Last night I attended one of three performance pieces from Out of Site, one of my favorite summer/fall events. Out of Site is a series of public performance art pieces that take place in Wicker Park/West Town area. The tagline is “unexpected encounters of public performance.” It started as a collaboration of Carron Little and Whitney Tassle and is currently in its 4th year. The performances are Fridays from pm to 7pm, right after work. I consider it my little treat to myself during the summer. I rush home from work so I can catch some awesome work on the streets of Chicago. Sometimes I have to hunt the performances down, which adds to the fun.
I think this series is an extremely important project for the city of Chicago. The Out of Site panel brings in artists from all over Chicago, the US, and even overseas to present their pieces to the public. The series is tied to the public sphere. It’s about engaging the public; many pieces are interactive. It reduces the divide between the “art world” and the people on the street. We get to learn about art and rethink some part of our everyday lives. I also think that it’s done a lot to reclaim public sphere for people and artists. Finally, it’s about bringing a little joy and wonder into the world. I didn’t know a lot about performance art before I began going regularly but I feel that I have learned a little bit more about it. And that fact alone makes me happy.
The pieces are quite diverse in emotion. Some of the pieces are hilarious; some are very serious; others are sad. One of my favorite pieces was a series of mini parades from 2013. Andrew Barco and Sabri Reed put “We’ll Meet You There” together. There were several groups of individuals who marched around with a single object. My fiancé and I wandered around with a cantaloupe. Others had string, some large wooden panels, etc. After wandering around Wicker Park for a while, we ended up in a central location to assemble various pieces from all the materials. The piece referred to the tradition of having parades for extraordinary events like sports victories. This piece was celebrating the ordinary and the everyday. It was celebrating ourselves. It was a lot of fun. Another piece by Detektiv Bureau had people “laundering” money. They were literally scrubbing dollar bills and change, and exchanging clean ones to the public. Hilarious!
Other pieces draw their inspiration from the public itself during the pieces. Another one of my favorite pieces was Joshua Kent’s “The Distance Between Two Oceans.” The artist stood on a pedestal in front of a bed in the middle of the Polish triangle. People were invited to lie down on the bed and do whatever. The artist responded to the actions of the person on the bed, mimicking (to a degree) their body language and motions. I spent about five minutes lying on this mattress on this triangle with streets of three sides. It was wonderfully surreal. The piece examined the distance between two people in terms of understanding and emotion. We think that we know someone but it’s from our point of view. We want to understand one another but there is an ocean of experiences that we each have between us. It’s truly a lovely and sweet piece about trying to bridge that divide.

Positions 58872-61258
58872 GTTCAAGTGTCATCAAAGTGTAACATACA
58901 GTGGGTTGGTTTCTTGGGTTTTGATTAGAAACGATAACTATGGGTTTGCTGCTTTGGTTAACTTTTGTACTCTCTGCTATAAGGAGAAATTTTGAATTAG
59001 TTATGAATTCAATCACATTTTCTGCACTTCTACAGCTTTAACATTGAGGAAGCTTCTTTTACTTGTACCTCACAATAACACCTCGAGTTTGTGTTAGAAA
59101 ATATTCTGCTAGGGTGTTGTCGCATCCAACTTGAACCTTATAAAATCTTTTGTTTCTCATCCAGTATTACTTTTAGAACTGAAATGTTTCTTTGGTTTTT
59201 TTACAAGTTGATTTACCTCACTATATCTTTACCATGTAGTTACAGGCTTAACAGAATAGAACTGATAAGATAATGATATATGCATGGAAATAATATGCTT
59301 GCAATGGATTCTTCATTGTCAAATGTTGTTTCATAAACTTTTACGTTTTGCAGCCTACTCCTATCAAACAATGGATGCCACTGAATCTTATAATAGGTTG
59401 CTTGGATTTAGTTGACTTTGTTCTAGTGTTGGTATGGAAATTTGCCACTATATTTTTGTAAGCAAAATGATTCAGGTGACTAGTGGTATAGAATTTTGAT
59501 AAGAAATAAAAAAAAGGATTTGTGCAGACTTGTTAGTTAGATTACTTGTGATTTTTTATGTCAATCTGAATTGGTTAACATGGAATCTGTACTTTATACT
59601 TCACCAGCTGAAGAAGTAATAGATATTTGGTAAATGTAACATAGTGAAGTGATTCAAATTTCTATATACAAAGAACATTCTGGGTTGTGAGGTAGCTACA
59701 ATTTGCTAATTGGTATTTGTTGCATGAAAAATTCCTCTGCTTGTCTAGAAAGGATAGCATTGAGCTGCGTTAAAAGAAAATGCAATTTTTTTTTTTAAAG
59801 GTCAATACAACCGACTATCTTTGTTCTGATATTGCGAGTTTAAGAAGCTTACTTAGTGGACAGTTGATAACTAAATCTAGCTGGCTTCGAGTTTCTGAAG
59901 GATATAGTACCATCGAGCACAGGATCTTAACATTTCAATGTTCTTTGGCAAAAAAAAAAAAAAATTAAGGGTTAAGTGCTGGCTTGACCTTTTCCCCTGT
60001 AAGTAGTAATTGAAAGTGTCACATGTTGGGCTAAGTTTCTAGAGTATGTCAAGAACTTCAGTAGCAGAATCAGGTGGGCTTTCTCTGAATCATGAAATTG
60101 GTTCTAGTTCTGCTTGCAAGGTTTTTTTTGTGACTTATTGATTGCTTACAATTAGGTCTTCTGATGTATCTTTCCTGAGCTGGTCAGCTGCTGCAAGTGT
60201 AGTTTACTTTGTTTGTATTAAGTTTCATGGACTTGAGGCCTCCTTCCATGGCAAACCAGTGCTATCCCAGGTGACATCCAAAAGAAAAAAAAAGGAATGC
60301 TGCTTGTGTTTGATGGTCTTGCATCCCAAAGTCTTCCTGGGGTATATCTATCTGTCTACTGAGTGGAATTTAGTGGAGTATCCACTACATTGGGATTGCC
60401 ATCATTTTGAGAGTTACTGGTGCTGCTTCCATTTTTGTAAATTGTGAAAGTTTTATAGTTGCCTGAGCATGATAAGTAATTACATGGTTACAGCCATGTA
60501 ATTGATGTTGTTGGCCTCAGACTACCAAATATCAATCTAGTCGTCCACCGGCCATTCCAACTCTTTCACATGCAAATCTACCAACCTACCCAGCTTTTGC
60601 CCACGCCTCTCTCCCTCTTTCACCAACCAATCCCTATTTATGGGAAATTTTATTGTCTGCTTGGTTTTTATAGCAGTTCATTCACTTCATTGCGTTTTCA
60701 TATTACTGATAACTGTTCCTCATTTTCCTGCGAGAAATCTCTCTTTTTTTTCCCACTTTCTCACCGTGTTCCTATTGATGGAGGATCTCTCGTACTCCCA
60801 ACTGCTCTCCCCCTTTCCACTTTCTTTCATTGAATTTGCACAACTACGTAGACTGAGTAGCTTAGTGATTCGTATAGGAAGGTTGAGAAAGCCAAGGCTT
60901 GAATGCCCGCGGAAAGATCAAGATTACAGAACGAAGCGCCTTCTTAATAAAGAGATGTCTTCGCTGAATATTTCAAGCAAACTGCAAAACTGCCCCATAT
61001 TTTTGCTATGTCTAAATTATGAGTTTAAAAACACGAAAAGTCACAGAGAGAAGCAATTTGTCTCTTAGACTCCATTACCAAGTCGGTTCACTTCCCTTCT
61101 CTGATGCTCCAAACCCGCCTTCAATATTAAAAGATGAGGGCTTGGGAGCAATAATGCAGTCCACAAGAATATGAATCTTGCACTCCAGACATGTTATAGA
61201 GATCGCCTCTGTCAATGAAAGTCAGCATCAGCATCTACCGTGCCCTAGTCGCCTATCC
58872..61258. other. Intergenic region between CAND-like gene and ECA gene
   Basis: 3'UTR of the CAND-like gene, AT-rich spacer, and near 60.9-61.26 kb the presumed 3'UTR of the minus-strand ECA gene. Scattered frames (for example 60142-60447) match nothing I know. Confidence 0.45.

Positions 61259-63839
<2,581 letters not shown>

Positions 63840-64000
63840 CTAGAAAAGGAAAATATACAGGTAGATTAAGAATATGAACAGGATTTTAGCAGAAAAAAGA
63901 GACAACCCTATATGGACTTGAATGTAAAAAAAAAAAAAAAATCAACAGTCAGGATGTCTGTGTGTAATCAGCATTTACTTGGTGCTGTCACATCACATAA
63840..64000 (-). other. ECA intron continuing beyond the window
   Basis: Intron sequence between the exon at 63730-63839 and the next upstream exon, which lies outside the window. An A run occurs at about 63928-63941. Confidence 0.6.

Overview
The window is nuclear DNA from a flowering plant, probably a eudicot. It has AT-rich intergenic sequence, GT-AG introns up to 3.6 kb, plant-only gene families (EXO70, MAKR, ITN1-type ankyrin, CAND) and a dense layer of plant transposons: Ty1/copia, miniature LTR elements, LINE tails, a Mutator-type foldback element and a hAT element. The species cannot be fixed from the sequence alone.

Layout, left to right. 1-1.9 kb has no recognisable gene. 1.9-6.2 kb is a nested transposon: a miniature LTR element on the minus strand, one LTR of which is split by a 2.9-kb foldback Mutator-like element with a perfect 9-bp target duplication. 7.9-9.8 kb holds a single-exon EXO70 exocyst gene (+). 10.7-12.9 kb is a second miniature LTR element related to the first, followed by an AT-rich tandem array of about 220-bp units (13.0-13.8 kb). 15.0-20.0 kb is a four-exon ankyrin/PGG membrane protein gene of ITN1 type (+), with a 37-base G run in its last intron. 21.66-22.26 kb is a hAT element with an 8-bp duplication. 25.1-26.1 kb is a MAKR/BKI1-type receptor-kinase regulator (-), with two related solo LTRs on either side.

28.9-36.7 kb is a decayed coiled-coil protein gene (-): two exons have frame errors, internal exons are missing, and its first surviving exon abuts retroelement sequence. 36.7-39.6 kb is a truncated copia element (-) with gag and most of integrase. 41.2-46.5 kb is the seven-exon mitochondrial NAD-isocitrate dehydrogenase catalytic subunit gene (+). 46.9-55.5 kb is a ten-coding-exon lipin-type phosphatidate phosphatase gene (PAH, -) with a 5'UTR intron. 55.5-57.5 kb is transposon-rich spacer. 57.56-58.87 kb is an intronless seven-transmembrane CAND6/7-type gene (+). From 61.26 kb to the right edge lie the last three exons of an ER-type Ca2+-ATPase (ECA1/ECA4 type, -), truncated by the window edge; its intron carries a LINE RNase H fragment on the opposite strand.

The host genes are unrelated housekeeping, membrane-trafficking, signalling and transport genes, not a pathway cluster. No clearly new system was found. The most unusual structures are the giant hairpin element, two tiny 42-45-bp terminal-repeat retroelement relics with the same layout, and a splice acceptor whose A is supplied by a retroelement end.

I feel that I always learn something more about the world and art with each performance. And the unexpected moments are amazing. During the Joshua Kent piece, one person sat down on the bed and started eating! In one piece by Elena and Kate called “Transient Material,” the artists pushed a box of drawers from the Damen Blue line to the Division Blue line. The furniture didn’t have wheels so it was truly a physical feat to push this piece on the sidewalk. At one point, a group of men wandered by, I think they were Spaniards, asked if they could help. The artists responded “no” so the men wandered on. One of them said in Spanish: “The cabinet is going to break!” About three minutes later, the box of drawers did in fact fall apart.
For 2014, I’ve unfortunately missed two nights of performances out of the three nights. Instead of one performance each Friday for 10 weeks, there were three performances on the first Friday of the month. Sadly I was out of town in August and September.
So I was absolutely committed to seeing a least one performance in the October piece. I was really pleased to catch Ginger Krebs and Sara Zalek’s “Emergency Response Team” at the Polish Triangle. This piece had six people in bright orange and yellow emergency vests. They performed a series of actions that were signaled by a drill captain by whistle. They ran around the triangle, performed calisthenics, crouched, and posed in teams at the corners. At one point, they all huddled next to the Blue Line entrance, crouched over like the tornado drills in my youth. The piece was examining notions of emergency response. It made me think about how emergency response is a bit a show, almost a ballet. How much of it is effective and how much of it is for show. Fascinating.
So this is the last regular Out of Site performance for the year. Check it out next summer. It’s well worth it.The website of prior performances is : http://outofsitechicago.org/